This chapter explains that duality is the root cause of the suffering of humanity. All the suffering of Arjuna explained above is the result of a dualistic character in his personality, viz., disharmony between his mind and heart, thought and feeling. The mind of Arjuna insists on performing the duty as a Kshatriya, to destroy the unrighteous enemy. The heart craves for love and wants to protect the relatives and preceptors from destruction. This internal disharmony created an imbalance between his physical, mental, intellectual, moral and spiritual levels.

Thus ends the First Chapter entitled ‘The Yoga of the Despondency of Arjuna’.















Chapter II

Sanjaya explains the conditions of Arjuna who was agitated due to attachment and fear. Instead of frankly expressing his motive, Arjuna pretends and talks about family-duty, the evil of war, killing of the worshipful Bhishma and Drona, etc. To satisfy Krishna, he talks about his spirit of renunciation and his willingness to live on alms. On seeing Arjuna’s condition, Bhagavan Sri Krishna rebukes him for his dejection accompanied with faint-heartedness and exhorts him to fight. When conflicting thoughts arise in the mind, no one can know what to do and what not to do. At this stage everyone needs the advice of a wise man or Guru. When the ego receives repeated blows from the world, it realises its helplessness, it wants to have peace and then turns to the Supreme Power. Arjuna, after failing to convince Krishna through his seemingly wise thoughts, realises his helplessness and surrenders himself to him, takes refuge in him and becomes his disciple in the true sense. He requests for guidance to get over the conflict of his mind. Krishna, smilingly, dispels Arjuna’s ignorance and imaginary fear. After assessing Arjuna’s eagerness, sincerity, unselfish surrender and lack of knowledge of the Atman, Krishna first teaches Sankhya Yoga, the true nature of the Atman and then Karma Yoga, the path by which humanity can reach the goal of life, realisation of the Absolute. Krishna teaches the imperishable nature of the Atman. He says that for the Atman there is no past, present and future. Appreciating the limited understanding of Arjuna, the Lord gives example of the bodily changes of childhood, youth and old age. Just as there is no change in one’s `Fuss, in spite of all these changes that take place, no change takes place in the Atman even by birth and death, etc. Just as a man casts off worn out clothes and puts on new ones, the individual soul casts off the body and puts on a new one. The body is cast off after experience of the particular desires for which it came to this world.

Each one experiences pleasure and pain, heat and cold due to contact of objects with the senses. The senses carry the sensations, through the nerves, to the mind. One must withdraw the senses from objects like the tortoise, by Yogic practices, and keep the mind in equilibrium. Lord Krishna says that one who has the capacity to treat pleasure and pain alike, alone, is fit for immortality. The Atman is changeless and is real; everything that is changeable is unreal. No one can cause destruction to this imperishable Atman. When one comes to understand that the Atman has neither birth nor death, one will never grieve for the death of the perishable body. Since the Atman is beyond the five elements, viz., earth, water, fire, air and ether, it cannot be cut by weapons, wetted by water, burnt by fire, or dried by wind. It is all-pervading, eternal, unchanging and immovable. Krishna points out that Arjuna cannot bring death to anyone by his powerful weapon, with which he thinks that he will kill his relatives. The Self or Atman cannot be described or understood by the intellect or grasped by the senses, because it is beyond all these.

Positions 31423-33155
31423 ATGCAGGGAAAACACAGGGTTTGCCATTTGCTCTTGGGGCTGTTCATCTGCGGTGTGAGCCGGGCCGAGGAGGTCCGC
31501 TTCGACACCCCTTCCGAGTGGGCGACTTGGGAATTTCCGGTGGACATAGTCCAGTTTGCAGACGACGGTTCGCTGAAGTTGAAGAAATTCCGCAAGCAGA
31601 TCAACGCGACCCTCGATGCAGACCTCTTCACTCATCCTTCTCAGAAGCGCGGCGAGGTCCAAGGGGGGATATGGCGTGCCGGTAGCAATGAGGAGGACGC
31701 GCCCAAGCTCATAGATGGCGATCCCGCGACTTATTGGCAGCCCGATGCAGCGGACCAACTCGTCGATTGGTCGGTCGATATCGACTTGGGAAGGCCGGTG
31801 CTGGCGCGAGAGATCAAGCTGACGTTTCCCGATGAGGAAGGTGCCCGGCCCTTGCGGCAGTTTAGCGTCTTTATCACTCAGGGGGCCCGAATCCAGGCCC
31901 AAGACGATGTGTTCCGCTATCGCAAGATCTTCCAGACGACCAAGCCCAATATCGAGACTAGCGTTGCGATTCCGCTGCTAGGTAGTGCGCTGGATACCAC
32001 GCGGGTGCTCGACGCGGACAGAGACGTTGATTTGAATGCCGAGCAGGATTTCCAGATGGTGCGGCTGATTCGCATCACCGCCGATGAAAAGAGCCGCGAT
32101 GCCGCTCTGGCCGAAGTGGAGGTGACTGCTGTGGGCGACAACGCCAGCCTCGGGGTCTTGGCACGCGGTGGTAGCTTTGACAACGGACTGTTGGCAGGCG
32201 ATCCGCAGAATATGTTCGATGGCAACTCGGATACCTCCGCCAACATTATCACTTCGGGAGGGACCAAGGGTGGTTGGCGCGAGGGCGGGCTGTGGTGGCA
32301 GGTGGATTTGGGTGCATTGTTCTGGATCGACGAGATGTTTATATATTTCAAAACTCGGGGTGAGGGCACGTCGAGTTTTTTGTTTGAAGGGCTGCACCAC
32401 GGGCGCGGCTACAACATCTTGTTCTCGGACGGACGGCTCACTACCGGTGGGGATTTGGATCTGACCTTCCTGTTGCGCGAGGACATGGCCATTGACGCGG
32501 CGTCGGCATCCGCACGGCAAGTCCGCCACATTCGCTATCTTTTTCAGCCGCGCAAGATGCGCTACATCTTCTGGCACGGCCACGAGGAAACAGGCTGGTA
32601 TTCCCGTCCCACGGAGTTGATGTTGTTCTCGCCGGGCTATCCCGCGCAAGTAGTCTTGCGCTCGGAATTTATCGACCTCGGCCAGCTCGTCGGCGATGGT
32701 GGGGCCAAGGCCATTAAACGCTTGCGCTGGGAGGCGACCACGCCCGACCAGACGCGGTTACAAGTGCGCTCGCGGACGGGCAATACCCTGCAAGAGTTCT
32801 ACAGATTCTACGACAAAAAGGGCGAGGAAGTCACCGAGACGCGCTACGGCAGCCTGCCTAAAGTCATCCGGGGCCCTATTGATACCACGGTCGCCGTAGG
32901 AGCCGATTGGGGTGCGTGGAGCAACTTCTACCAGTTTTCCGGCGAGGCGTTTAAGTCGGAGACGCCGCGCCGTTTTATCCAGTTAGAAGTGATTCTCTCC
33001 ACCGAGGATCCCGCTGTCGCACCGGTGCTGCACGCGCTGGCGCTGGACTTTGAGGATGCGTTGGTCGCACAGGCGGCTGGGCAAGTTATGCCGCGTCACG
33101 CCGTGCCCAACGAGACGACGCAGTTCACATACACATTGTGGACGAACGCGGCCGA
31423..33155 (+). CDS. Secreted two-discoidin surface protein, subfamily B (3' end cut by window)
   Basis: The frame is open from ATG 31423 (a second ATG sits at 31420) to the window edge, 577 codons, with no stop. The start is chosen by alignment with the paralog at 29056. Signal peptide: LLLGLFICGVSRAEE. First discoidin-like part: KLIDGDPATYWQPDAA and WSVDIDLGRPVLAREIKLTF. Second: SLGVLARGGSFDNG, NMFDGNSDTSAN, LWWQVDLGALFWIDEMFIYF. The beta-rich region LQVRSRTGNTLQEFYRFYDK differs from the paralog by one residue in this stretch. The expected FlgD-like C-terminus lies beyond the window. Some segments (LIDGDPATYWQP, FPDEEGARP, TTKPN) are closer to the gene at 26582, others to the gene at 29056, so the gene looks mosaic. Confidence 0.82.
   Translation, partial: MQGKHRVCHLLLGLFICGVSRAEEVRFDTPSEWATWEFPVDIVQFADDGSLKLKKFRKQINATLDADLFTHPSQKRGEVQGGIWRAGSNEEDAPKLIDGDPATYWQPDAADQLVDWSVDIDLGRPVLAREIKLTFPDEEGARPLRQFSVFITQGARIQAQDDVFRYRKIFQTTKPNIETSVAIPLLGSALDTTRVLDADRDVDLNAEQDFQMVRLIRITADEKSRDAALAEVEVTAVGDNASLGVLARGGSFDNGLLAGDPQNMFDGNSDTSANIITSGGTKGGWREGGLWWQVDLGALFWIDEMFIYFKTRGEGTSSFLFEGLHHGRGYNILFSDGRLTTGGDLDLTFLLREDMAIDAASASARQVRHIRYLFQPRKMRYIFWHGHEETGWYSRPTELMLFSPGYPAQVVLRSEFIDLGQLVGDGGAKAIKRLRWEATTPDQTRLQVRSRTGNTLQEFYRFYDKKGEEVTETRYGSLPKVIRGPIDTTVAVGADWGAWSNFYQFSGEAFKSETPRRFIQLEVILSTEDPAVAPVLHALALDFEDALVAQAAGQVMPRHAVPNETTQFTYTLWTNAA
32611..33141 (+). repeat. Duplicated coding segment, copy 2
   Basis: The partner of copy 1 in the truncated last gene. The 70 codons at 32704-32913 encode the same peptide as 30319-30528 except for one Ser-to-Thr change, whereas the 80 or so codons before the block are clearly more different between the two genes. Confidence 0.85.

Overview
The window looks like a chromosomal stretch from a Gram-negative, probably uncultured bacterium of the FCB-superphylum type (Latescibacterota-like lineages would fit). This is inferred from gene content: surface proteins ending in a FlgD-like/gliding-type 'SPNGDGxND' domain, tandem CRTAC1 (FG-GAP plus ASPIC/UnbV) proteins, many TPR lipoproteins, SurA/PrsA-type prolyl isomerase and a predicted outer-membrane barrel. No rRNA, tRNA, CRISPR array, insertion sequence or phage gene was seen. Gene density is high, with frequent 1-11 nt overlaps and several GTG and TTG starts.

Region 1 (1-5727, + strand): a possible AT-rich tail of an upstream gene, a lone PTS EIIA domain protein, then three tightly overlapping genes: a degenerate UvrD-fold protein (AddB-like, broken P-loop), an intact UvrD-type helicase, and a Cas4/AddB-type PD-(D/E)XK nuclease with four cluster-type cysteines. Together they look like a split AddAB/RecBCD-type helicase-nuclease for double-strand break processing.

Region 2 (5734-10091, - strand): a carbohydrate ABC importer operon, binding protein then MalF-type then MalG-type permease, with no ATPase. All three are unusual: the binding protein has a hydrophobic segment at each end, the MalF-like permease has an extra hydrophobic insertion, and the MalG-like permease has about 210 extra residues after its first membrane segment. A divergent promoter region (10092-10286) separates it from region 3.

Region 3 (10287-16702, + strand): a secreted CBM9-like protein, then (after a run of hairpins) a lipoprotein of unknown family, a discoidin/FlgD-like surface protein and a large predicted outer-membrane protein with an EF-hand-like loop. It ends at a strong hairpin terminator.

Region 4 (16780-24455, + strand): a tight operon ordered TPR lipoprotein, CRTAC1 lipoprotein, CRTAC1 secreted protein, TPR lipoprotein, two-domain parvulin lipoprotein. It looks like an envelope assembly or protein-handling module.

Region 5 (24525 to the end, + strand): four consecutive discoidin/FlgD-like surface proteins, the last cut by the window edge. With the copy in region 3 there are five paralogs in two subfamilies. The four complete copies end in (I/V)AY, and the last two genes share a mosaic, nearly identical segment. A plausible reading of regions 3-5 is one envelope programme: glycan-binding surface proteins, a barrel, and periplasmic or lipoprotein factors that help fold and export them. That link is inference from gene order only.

Now, again, to clarify the disturbed mind of Arjuna, Krishna describes the material benefits of the war. The Kshatriya’s happiness consists not in domestic pleasures and comfort but in fighting for a righteous cause, to establish Dharma. ‘If you conquer the enemy, you will happily rule the kingdom, and if you perish in this war you will reach heaven. If you fail to perform your own duty now in the battle, you will be dishonoured by your equals, which is worse than death. When you fight as a duty, without expecting any result, keeping the mind balanced in pleasure and pain, you shall not incur sin.’

Krishna taught Arjuna in the beginning about the Sankhya Yoga and then the path of selfless service, i.e., action performed without expecting its result (Karma Yoga). He says that one should welcome all actions as they come but should be dexterous in performing them with a balanced mind. When one has no desire for the result, the mind will be calm during action. The one-pointedness of the intellect of the wise is due to the absence of desires, and the scattered nature of the intellect of the ignorant is due to desires. With the one-pointed intellect alone can one hope to reach the immortal. Krishna praises the unselfish worker (Karma Yogi) possessed of equanimity of mind and asks Arjuna to be the same even in battle. He advises Arjuna to fight, free from the desire for acquisition of kingdom or preservation of it. By this method one can go beyond the qualities (gunas) of Prakriti—Sattva, Rajas and Tamas—and be established in the Atman. Those who know the Atman will understand that there is nothing worth possessing in the three worlds. For this, one should have balance of mind in success and failure, pleasure and pain,—which is called Yoga. Skill in action means performing action without attachment, simultaneously maintaining equanimity of mind at all times. By equanimity of mind one can cast off both good and evil deeds, and attain Supreme Consciousness or Self-realisation. On hearing these Arjuna raises four questions about the characteristics of a person of stable mind, i.e., his description, how he speaks, sits and walks. Krishna describes that a stable-minded person (sthitaprajna) will have no desires at all. In a stable-minded man, the consciousness of the Atman and abandonment of desires are simultaneous experiences. When there are no desires in the mind, there will be no evil results such as fear and anger, which will vanish automatically. The Lord says that a person established in understanding or wisdom will take things as they come and will not have any likes and dislikes. Neither will he hug the world nor hate it, but his senses will be withdrawn like the tortoise withdrawing its limbs. By being conscious of the presence of God in all, one can control the senses. Krishna compares the uncontrolled mind to a boat caught up in storm. Due to the wind of desires blowing over the mind, it is tossed about and is induced to do wrong actions. The dark night of an ordinary man is the condition of wakefulness to the self-controlled one, and vice versa. All the particularities merge in the universal Selfhood of a stable-minded sage. The sage of steady wisdom lives a life of disinterested service.